Bank of America Corp.’s Countrywide mortgage unit has been sued by investors claiming they were victimized in a ‘massive fraud” when they bought mortgage-backed securities.
The lawsuit was filed on Monday in a New York state court by 12 plaintiffs including the TIAA-CREF fund family, New York Life Insurance Co. and Dexia Holdings Inc.
According to the complaint, the investors bought hundreds of millions of dollars of Countrywide securities from 2005 to 2007 that they thought were ‘conservative, low-risk investments.”
The investors said Countrywide misrepresented the securities’ safety in offering documents and elsewhere, and compromised their investments by ignoring its underwriting guidelines.
As a result, the complaint said, most of the securities now carry ‘junk” credit ratings rather than the ‘triple-A” ratings they once had, resulting in ‘significant losses.”
The plaintiffs want compensatory and punitive damages.
Bank of America spokeswoman Shirley Norton said in a statement that the lender would review the lawsuit, ‘but on first glance these sound like large, sophisticated investors who now want to blame someone for the fact that the declining economy caused their investment to lose value.”
Other defendants include several former Countrywide officials, including longtime Chief Executive Angelo Mozilo.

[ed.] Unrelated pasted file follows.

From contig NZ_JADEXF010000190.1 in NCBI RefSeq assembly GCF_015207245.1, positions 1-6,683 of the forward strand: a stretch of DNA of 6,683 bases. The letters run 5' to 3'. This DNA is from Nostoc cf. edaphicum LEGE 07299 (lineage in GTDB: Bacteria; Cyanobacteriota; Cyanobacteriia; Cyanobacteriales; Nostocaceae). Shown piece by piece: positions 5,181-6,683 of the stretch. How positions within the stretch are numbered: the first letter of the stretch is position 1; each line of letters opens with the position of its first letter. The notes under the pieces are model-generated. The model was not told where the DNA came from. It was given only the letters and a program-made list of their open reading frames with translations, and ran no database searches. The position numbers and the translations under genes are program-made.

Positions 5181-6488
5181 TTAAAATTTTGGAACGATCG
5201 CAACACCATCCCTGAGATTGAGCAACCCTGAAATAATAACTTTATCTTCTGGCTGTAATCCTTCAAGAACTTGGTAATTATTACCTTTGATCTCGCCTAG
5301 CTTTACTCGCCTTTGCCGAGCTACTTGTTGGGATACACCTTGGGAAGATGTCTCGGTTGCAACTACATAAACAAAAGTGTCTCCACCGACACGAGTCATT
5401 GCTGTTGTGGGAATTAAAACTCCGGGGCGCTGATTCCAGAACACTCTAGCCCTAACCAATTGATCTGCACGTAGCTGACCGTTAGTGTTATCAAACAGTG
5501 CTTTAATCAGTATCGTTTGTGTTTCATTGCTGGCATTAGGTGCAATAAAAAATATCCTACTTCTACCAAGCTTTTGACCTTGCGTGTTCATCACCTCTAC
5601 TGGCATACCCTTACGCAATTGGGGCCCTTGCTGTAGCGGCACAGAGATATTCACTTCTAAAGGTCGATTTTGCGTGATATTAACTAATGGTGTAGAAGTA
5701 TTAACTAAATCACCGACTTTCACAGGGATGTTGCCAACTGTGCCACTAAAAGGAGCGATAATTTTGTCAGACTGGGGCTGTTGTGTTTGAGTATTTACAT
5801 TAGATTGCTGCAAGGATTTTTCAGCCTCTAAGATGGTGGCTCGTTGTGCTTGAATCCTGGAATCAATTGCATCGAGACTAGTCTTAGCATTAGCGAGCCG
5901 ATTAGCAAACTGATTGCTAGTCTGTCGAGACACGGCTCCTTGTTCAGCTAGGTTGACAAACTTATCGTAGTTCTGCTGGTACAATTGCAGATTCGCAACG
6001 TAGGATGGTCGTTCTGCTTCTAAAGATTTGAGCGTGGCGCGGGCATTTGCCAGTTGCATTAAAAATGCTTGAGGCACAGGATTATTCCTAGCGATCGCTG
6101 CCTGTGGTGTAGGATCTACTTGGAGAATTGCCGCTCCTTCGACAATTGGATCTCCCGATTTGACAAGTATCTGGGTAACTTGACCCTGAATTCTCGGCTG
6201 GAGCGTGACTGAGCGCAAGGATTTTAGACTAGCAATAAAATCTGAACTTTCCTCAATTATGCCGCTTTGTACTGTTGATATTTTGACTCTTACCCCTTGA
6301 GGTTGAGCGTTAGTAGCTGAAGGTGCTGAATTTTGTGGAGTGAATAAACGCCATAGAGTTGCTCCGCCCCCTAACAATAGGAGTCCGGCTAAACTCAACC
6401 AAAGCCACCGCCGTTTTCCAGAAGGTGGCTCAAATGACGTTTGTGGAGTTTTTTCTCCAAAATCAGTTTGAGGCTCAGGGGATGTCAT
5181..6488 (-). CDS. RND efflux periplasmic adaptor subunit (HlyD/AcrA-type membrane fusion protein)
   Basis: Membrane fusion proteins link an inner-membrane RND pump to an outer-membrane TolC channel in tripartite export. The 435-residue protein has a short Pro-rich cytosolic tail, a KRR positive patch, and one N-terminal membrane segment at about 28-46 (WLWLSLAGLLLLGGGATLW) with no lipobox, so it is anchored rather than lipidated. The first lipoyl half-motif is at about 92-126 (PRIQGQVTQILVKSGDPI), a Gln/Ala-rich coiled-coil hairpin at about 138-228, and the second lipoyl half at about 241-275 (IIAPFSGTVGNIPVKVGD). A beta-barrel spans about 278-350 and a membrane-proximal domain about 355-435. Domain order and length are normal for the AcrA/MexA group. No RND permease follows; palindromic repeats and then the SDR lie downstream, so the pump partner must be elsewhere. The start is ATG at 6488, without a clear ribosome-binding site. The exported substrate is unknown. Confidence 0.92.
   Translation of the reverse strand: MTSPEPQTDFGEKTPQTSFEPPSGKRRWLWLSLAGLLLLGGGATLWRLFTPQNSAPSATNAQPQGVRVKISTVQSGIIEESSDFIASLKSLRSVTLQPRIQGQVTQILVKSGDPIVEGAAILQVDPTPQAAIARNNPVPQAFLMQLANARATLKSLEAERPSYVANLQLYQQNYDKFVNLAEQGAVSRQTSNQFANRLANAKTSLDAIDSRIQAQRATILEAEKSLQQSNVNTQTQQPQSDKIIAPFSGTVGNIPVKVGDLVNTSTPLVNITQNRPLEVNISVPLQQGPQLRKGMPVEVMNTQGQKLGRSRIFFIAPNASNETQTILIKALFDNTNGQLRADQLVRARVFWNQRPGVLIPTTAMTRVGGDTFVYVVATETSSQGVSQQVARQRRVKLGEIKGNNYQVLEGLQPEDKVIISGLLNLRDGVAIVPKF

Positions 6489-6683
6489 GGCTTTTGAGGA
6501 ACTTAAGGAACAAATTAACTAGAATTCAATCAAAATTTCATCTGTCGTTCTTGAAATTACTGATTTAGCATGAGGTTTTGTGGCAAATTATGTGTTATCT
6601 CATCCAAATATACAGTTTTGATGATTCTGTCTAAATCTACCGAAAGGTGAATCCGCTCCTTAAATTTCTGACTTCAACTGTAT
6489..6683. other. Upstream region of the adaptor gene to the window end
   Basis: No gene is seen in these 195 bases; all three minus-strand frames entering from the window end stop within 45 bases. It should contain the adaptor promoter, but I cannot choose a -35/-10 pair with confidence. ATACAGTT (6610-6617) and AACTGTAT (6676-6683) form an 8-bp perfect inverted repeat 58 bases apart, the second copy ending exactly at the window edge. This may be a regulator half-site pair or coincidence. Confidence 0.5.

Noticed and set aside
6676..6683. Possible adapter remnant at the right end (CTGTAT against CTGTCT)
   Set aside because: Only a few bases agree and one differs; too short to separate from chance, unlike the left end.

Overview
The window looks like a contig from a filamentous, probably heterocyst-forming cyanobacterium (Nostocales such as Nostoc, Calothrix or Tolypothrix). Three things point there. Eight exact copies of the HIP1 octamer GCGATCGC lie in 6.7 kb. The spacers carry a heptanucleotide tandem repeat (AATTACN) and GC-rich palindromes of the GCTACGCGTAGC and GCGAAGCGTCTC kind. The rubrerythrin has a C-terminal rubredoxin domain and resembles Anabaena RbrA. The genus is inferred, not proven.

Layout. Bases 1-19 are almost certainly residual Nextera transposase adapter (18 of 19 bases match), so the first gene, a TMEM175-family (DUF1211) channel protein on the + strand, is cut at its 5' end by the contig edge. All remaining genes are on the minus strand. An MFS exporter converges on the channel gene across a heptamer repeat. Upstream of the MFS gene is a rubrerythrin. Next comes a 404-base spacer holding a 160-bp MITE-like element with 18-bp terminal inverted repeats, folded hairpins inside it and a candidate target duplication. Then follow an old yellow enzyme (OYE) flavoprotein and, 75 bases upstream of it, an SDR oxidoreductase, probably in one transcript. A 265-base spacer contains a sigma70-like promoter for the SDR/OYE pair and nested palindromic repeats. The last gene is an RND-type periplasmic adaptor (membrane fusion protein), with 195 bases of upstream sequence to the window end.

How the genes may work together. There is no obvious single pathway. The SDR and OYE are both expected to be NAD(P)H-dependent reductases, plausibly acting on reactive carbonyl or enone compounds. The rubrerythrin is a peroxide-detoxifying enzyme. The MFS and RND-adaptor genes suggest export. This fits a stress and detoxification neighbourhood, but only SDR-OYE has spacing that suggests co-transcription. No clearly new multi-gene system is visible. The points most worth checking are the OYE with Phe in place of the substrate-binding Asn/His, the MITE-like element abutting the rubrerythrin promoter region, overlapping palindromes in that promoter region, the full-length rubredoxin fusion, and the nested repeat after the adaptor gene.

David Siegel, a lawyer for Mozilo, said the lawsuit has no basis in law or fact.
‘We expect to prevail against these plaintiffs as we have against other sophisticated MBS investors,” Siegel said.
Mozilo agreed in October to a $67.5 million settlement of a U.S. Securities and Exchange Commission civil fraud lawsuit accusing him of misleading investors.
Countrywide had been the largest U.S. mortgage lender before it was bought in 2008 by Bank of America.
In the fourth quarter of 2010, Bank of America took a $2 billion writedown on Countrywide. It also set aside $4.1 billion for legal costs tied to home loans it is buying or is likely to buy back from investors.
The insurer Allstate Corp. sued Bank of America last month over the alleged misrepresentation of risks on more than $700 million of mortgage debt it bought from Countrywide.
The case is Dexia Holdings Inc. et al v. Countrywide Financial Corp. et al, New York State Supreme Court, New York County, No. 650185/2011.
(Reporting by Jonathan Stempel in New York; additional reporting by Dan Levine in San Francisco)
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